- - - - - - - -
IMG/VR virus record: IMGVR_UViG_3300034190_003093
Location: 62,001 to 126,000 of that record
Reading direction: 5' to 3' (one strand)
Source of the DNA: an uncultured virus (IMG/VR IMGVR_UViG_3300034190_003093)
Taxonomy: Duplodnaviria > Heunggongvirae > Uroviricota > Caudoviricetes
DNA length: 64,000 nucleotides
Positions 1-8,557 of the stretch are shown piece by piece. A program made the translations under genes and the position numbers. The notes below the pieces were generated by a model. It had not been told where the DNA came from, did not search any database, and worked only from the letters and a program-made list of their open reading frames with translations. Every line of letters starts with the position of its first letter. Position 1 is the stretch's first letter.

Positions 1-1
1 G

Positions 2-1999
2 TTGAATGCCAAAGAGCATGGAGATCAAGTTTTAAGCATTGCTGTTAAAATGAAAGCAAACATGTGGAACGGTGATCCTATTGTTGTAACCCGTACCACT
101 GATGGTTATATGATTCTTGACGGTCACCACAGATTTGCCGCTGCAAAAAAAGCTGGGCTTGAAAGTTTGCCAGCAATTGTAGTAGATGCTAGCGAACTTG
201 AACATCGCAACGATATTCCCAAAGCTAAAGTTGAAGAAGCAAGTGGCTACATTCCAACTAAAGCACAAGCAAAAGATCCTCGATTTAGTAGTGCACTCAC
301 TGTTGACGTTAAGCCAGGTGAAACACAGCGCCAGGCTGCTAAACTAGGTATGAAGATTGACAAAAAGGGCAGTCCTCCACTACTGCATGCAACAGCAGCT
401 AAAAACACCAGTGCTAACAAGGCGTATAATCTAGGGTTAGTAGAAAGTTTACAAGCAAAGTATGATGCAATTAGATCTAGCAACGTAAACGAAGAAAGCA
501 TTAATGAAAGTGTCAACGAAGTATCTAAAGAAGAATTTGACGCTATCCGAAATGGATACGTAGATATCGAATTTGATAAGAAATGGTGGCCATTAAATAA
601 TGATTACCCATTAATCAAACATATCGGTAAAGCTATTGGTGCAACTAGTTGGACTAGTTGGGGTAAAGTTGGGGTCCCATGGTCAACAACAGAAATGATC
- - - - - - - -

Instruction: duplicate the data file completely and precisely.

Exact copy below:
IMG/VR virus record: IMGVR_UViG_3300034190_003093
Location: 62,001 to 126,000 of that record
Reading direction: 5' to 3' (one strand)
Source of the DNA: an uncultured virus (IMG/VR IMGVR_UViG_3300034190_003093)
Taxonomy: Duplodnaviria > Heunggongvirae > Uroviricota > Caudoviricetes
DNA length: 64,000 nucleotides
Positions 1-8,557 of the stretch are shown piece by piece. A program made the translations under genes and the position numbers. The notes below the pieces were generated by a model. It had not been told where the DNA came from, did not search any database, and worked only from the letters and a program-made list of their open reading frames with translations. Every line of letters starts with the position of its first letter. Position 1 is the stretch's first letter.

Positions 1-1
1 G

Positions 2-1999
2 TTGAATGCCAAAGAGCATGGAGATCAAGTTTTAAGCATTGCTGTTAAAATGAAAGCAAACATGTGGAACGGTGATCCTATTGTTGTAACCCGTACCACT
101 GATGGTTATATGATTCTTGACGGTCACCACAGATTTGCCGCTGCAAAAAAAGCTGGGCTTGAAAGTTTGCCAGCAATTGTAGTAGATGCTAGCGAACTTG
201 AACATCGCAACGATATTCCCAAAGCTAAAGTTGAAGAAGCAAGTGGCTACATTCCAACTAAAGCACAAGCAAAAGATCCTCGATTTAGTAGTGCACTCAC
301 TGTTGACGTTAAGCCAGGTGAAACACAGCGCCAGGCTGCTAAACTAGGTATGAAGATTGACAAAAAGGGCAGTCCTCCACTACTGCATGCAACAGCAGCT
401 AAAAACACCAGTGCTAACAAGGCGTATAATCTAGGGTTAGTAGAAAGTTTACAAGCAAAGTATGATGCAATTAGATCTAGCAACGTAAACGAAGAAAGCA
501 TTAATGAAAGTGTCAACGAAGTATCTAAAGAAGAATTTGACGCTATCCGAAATGGATACGTAGATATCGAATTTGATAAGAAATGGTGGCCATTAAATAA
601 TGATTACCCATTAATCAAACATATCGGTAAAGCTATTGGTGCAACTAGTTGGACTAGTTGGGGTAAAGTTGGGGTCCCATGGTCAACAACAGAAATGATC